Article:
Body detox system
Body & toxins
Detox system -
Why is it that some days you feel like you're on the
mountain top, and some others - for no apparent reason - you feel
sluggish, depressed, weak? Chances are, those days when you don't feel
great, your body can't handle its toxic load satisfactorily. Plainly
put, it is poisoned because your detox
system is not up to the task of protecting your body from the
are exposed to.
Anything that enters your body has to be appropriately
processed: nutrients are converted to their useable forms, what is
redundant gets separated for elimination, and toxins - both, those
originated externally, and those created during the metabolic process -
have to be either neutralized, or safely eliminated. This is the job
of a specialized system of
enzymes and compounds that form body's
What is it that constitutes detox system?
Most of us think of the liver, but it is more complicated than that:
process of detoxification is taking place throughout the body. It is
both, incredibly complex, and surprisingly efficient in its seeming
randomness. Most body cells produce detox
enzymes to some extent, with the detox enzyme systems present in the
intestine, kidneys, brain and other localities. The fact that they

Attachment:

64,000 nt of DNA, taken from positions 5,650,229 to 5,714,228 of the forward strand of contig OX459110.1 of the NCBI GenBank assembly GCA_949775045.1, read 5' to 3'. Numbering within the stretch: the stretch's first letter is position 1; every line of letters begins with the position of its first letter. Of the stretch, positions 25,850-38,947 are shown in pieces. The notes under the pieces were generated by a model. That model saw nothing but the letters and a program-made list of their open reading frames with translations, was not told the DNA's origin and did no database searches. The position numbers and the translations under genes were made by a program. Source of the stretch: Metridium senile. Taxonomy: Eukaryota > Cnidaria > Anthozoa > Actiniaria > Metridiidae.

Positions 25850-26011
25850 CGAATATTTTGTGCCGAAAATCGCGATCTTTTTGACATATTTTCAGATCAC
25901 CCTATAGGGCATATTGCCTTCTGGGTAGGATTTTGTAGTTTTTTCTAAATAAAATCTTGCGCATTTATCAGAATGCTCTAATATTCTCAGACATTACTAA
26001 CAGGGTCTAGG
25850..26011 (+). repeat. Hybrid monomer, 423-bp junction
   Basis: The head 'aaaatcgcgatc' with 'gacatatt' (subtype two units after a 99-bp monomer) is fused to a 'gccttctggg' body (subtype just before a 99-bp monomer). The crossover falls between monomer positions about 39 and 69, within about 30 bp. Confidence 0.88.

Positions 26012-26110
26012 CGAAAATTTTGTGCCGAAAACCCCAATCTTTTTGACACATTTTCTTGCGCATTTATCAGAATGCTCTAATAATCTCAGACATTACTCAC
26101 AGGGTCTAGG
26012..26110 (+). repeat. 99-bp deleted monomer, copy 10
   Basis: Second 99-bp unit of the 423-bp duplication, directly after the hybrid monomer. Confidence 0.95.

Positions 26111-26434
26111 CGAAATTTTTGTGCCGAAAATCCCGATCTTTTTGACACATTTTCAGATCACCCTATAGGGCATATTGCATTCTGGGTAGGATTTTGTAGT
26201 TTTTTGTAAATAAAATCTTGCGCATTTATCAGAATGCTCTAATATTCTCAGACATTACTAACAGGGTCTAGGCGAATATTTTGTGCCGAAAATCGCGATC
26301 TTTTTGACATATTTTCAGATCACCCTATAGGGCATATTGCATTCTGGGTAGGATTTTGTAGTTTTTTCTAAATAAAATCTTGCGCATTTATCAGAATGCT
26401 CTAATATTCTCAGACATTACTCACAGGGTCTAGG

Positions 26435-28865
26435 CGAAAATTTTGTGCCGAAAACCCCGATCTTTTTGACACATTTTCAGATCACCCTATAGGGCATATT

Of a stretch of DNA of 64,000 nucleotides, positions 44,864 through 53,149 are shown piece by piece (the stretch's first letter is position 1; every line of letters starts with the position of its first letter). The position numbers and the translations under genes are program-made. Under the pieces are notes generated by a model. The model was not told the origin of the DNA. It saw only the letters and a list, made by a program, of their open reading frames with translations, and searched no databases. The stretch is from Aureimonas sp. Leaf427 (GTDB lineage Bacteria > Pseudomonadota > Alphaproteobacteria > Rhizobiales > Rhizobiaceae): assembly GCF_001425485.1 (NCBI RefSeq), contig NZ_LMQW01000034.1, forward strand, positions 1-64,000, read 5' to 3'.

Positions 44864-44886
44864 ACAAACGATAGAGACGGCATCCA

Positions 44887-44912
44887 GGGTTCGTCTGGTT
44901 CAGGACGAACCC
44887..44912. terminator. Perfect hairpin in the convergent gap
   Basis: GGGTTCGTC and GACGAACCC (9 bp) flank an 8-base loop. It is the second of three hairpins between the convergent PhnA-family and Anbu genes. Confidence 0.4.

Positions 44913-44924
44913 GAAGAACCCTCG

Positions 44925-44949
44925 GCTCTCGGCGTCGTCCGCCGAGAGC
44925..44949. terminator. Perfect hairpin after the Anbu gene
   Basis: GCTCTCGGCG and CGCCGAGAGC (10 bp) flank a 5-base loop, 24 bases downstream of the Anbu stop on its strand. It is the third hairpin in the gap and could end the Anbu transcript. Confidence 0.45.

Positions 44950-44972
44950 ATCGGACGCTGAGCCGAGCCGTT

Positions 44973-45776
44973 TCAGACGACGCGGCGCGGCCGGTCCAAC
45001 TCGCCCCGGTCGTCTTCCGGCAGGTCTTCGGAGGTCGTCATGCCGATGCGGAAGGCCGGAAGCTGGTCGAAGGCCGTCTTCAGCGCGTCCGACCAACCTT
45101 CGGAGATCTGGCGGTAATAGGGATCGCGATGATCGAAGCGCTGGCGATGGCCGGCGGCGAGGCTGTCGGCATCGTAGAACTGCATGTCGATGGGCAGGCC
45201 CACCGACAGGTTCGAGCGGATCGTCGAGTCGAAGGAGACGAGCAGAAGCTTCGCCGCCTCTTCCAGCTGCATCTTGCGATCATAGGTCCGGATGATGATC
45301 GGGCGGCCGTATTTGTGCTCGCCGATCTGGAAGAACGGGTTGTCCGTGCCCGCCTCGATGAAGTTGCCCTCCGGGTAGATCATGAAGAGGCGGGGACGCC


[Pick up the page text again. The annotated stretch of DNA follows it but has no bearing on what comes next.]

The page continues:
are there implicates that all these body tissues and organs need
direct protection from toxins, and can be injured if it is not
is merely body's main detox site, with the highest concentration of cells producing
powerful protective enzymes helping to detoxify the blood (it also
filters blood from larger impurities and
bacteria). Most important
part of the process of detoxification concerns transforming fat-soluble (lipophilic) toxins
to water-soluble (hydrophilic) through so called Phase I and Phase II, so that they can be excreted trough the
urine and bile. This process is often referred to as toxin
metabolites, microbial toxins
industrial, vehicular, agricultural, food additives,
pharmaceuticals, household chemicals and bio-contaminants,
plastics and other xenobiotics
PHASE I Catalysis
Carried out by large group of enzymes,
often referred to as
cytochrome P-450-dependant mixed
subjecting toxins to:
removes hydrogen or electron)
oxygen, adds hydrogen or electron), or